Jack and Jill met at work and fell in love. They both were earning mid five figure salaries and on a fast track to advance with the company. Jill married Jack. The following year Jill got pregnant and within two years they had two children. Jack agreed with Jill that she should stay at home and raise their children. Three years later Jack left Jill. Jack and Jill no longer went up the hill together--Jill became a single mother with no savings, no child support and no career and her life came tumbling down.
I call this the Jack and Jill Syndrome. More than five million divorced, single-mother families live in the United States today according to the Census Bureau's 2010 Population Survey. Over half of these mothers receive no child support. Although greater than three-quarters of single-mothers work, they and millions of children as well, are living at or below the poverty level. A single-mother's money woes are actually a double whammy because she has to support herself and her children. This profoundly impacts this generation of national treasure--our children, who are among the most vulnerable.
The Jills of the world, regardless of whether they are educated and formerly held good jobs or are high school drop-outs, all suffer from society's prevailing view that raising children is not a valued occupation that carries with it an economic benefit. So what's a Jill to do?
As a lawyer who has handled matrimonial matters, (not by choice but as an accommodation to corporate clients), and prepared prenuptial agreements, it dawned on me that women could benefit from the protection afforded by a "prenup" type of agreement signed before marriage that was devised to avert the Jack and Jill outcome.
A little background might be helpful here to put prenuptial agreements in context. Historically, marriages were arranged by families who wanted to protect their inherited property that was handed down from generation to generation to the first son. The romantic notion of marriage is a relatively contemporary phenomenon which has interjected a seemingly disparate ingredient (love) that complicates the ability to reach an agreement. It is no wonder that women try to avoid any discussion of an arrangement that involves love, children, money and property concurrently. But that is exactly what they must do if they want to preserve their wellbeing and that of their future children.
I believe a newly fashioned "family-prenup" that includes compensating stay at home mothers who raise the couple's children and take care of the home and apportions the cost of providing for their children until they are 18, would produce an equitable solution. Three primary subjects need to be settled and documented to start the ball rolling:
Discuss money, property and children. Mothers need to encourage their daughters to initiate a serious discussion with their future husbands prior to the marriage and urge them to resolve all of the important money, property and child rearing issues--culminating in a signed agreement--before they walk down the aisle. This course of action is critical because once the romance fades all of a bride's leverage evaporates.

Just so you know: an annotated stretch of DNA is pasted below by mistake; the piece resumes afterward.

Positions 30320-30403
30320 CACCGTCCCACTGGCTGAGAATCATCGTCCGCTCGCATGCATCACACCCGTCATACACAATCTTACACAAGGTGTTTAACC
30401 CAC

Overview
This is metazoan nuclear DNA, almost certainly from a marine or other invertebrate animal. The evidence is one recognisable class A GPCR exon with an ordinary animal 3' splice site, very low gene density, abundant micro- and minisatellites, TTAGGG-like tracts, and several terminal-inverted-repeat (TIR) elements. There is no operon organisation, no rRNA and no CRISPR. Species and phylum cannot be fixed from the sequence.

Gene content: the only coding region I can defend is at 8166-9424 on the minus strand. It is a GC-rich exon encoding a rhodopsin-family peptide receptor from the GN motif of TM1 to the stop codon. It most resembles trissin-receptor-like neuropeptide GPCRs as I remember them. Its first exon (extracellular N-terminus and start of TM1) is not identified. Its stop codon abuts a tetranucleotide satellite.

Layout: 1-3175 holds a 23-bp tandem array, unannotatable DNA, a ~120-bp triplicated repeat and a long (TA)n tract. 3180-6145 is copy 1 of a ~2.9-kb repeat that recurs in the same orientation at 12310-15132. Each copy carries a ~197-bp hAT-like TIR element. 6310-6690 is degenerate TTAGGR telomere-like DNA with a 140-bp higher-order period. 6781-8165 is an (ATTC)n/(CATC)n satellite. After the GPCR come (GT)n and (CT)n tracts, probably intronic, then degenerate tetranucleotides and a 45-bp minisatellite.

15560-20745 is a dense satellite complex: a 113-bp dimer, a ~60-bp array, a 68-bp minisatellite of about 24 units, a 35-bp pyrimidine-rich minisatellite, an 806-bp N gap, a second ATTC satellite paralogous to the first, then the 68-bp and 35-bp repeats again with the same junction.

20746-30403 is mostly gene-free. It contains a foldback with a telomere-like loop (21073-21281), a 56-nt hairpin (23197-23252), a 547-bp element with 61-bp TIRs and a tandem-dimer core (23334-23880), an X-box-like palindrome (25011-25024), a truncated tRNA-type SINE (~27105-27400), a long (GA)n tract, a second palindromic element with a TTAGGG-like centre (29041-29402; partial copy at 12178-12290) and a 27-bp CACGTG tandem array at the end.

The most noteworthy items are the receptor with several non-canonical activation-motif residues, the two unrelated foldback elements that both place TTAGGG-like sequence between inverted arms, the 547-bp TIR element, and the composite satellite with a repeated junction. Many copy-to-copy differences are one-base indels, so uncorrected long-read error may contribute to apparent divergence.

Thrash out every "what if" about raising children. A young couple just starting out is inclined to discount the importance of talking about what if's involving children that they may have someday in the future. This, more times than not, is a fatal mistake, evidenced by the staggering number of single-mothers who are the sole providers for their children. The future bride and groom should make a list of all the "child issues" and reach an agreement as to how the costs and household duties should be shared.
Advance the concept of "One Financial Pot" With Shared Money Management. Money matters are one of the thorniest topics for couples to discuss, but it is much easier to talk about finances when you are young, in lust, have few assets and are both working. This is the only time that this discussion has a possibility of leading to a satisfactory arrangement. After marriage, especially when you are pregnant and planning to be a stay at home mother, it's too late! So, open up a conversation about sharing everything and putting it in a collective pot. If you are good at handling money, as many women are, suggest that you be the partner to pay all the bills. If not, work out an understanding where you share money management responsibilities.
So what happens if your intended refuses to talk about these matters? Here comes the moment of truth. Knowing what you already know about the large percentage of divorced, single-mothers who are living at or below poverty level--will you back down and leave these matters unsettled just to avoid an argument? If your answer is yes, you are likely to end up as one more Jill, who tumbled down the hill, and became a new casualty of the Jack and Jill Syndrome.
Susan T. Spencer is the author of Briefcase Essentials: Discover Your 12 Natural Talents for Achieving Success in a Male-Dominated Workplace. She is the only woman who was GM of an NFL team and an entrepreneur who successfully navigated the male-dominated world of meat processing. www.BriefcaseEssentials.com